New UNESCO world heritage sites in Asia

Feb 07,2016

There’s no better time to travel around Asia than 2016. With new additions to Unesco’s World Heritage Sites, your list of must-visit places in this part of the world gotten even longer. So put on your planning hat and start plotting your itinerary.

Great Burkhan Khaldun Mountain, Mongolia

Believed to be Genghis Khan’s place of birth and burial, this site is considered to be the most sacred mountain in the country. According to Unesco, in this mountain, “ceremonies have been shaped by a fusion of ancient shamanic and Buddhist practices”.

Baekje Historic Areas, Republic of Korea

This piece of history comprises Buddhist temples, fortresses and other structures of the ancient Baekje Kingdom. When you visit this place, you will experience life in old Korea through the Gongsanseong Fortress and Royal Tombs, the Busosanseong Fortress, the Gwanbuk-ri administrative buildings, the Jeongnimsa Temple, the Neungsan-ri Royal Tombs, the Naseong city wall, the Wanggung-ri Royal Palace, and the Mireuksa Temple.

Botanic Gardens, Singapore

This 156-year-old tropical garden is the country’s first Unesco World Heritage Site. Rich in historic features, plantings and buildings, it has progressed into a world-class scientific institution for science, research and plant conversation.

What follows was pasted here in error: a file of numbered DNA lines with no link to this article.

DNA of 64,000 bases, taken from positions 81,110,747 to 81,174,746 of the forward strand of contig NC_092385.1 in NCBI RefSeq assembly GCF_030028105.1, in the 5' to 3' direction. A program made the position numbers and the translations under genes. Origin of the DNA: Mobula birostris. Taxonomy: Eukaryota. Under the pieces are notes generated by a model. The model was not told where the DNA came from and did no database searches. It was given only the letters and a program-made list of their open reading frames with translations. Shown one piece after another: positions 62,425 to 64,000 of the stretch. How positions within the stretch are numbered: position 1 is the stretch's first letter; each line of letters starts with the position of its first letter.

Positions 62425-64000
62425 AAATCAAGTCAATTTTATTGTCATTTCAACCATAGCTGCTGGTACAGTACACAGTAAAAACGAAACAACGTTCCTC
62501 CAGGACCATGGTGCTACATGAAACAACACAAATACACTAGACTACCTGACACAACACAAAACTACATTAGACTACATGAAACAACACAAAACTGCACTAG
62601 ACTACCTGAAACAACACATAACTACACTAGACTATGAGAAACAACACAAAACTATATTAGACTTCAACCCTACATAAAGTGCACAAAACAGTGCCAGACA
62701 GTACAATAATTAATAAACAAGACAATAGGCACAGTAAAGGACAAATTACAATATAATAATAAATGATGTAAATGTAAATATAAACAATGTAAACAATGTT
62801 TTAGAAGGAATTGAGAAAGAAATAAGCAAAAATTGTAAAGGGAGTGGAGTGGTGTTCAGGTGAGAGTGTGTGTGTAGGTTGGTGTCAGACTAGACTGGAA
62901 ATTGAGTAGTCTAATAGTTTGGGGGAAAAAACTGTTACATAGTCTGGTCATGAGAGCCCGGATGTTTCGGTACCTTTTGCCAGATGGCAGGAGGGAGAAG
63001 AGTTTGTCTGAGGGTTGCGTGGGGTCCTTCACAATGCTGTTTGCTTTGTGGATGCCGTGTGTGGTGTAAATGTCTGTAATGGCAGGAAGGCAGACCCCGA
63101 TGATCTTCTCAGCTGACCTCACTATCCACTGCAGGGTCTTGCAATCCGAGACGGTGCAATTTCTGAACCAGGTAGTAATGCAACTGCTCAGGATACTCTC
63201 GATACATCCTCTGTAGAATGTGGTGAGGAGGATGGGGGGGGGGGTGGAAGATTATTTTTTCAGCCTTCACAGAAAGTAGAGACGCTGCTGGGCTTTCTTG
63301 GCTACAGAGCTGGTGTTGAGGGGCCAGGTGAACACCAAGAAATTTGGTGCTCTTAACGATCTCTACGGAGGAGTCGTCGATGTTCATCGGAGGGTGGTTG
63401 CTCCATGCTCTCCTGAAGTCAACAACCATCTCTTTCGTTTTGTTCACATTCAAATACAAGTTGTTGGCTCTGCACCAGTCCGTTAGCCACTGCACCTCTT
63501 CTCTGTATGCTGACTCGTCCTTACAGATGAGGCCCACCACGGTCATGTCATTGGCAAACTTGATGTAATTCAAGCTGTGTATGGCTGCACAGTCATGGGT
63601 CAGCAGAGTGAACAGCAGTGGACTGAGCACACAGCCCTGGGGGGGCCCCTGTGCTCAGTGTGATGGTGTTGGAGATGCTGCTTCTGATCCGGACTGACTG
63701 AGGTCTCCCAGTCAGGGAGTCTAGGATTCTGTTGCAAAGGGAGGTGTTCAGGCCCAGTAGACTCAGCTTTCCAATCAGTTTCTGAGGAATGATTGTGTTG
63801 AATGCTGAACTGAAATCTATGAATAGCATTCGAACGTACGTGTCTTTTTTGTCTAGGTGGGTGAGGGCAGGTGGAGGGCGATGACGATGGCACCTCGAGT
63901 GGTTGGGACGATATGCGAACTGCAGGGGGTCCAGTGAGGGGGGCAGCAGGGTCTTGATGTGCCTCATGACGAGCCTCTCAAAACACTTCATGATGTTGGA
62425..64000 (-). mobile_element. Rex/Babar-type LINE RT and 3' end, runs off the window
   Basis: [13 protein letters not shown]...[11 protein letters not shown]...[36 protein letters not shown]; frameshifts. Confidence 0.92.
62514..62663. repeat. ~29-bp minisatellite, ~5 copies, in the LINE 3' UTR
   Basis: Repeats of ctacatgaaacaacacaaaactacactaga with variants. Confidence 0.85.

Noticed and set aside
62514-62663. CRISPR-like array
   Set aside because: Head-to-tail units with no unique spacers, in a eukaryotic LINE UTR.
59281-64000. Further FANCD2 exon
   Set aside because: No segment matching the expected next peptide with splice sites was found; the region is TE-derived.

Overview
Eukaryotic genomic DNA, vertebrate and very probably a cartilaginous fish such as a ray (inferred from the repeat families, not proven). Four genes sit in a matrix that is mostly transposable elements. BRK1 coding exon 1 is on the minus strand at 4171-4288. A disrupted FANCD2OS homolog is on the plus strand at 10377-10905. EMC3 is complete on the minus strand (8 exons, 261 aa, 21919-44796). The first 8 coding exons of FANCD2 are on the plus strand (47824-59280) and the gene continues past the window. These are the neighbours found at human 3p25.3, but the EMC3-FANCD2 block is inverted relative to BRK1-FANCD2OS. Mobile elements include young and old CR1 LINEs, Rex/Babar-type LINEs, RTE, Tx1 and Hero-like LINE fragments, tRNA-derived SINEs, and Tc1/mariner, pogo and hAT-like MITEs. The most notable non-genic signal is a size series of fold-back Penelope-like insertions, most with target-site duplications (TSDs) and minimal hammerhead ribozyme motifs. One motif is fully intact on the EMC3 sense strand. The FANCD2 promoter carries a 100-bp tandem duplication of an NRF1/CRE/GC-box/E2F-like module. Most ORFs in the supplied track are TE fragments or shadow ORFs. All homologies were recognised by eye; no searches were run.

The sprawling garden is just a leisurely stroll away from Orchard Hotel – situated at the heart of Singapore’s ever-vibrant Orchard Road. You may ease into a day of shopping after you’re done sightseeing.

Meiji Industrial Revolution, Japan

This heritage site features a series of structures developed for iron, steel, shipbuilding and coal mining. They’re a testament to the rapid industrialisation of the country during the Bakumastu and Meiji periods.

Tusi Sites, China

Located in Southwest China, this historical site holds the remains of an ancient political system adopted by Chinese emperors from the 13th century to the mid-20th century. This system, referred to as Tusi, allowed Chinese emperors to govern the ethnic minority in south central and southwest China. The Tusi system includes sites of Laosicheng in Yongshun County, Hunan; Tangya in Xianfeng County, Hubei; and the Hailongtun Fortress in Huichuan District, Zunyi, Guizhou.

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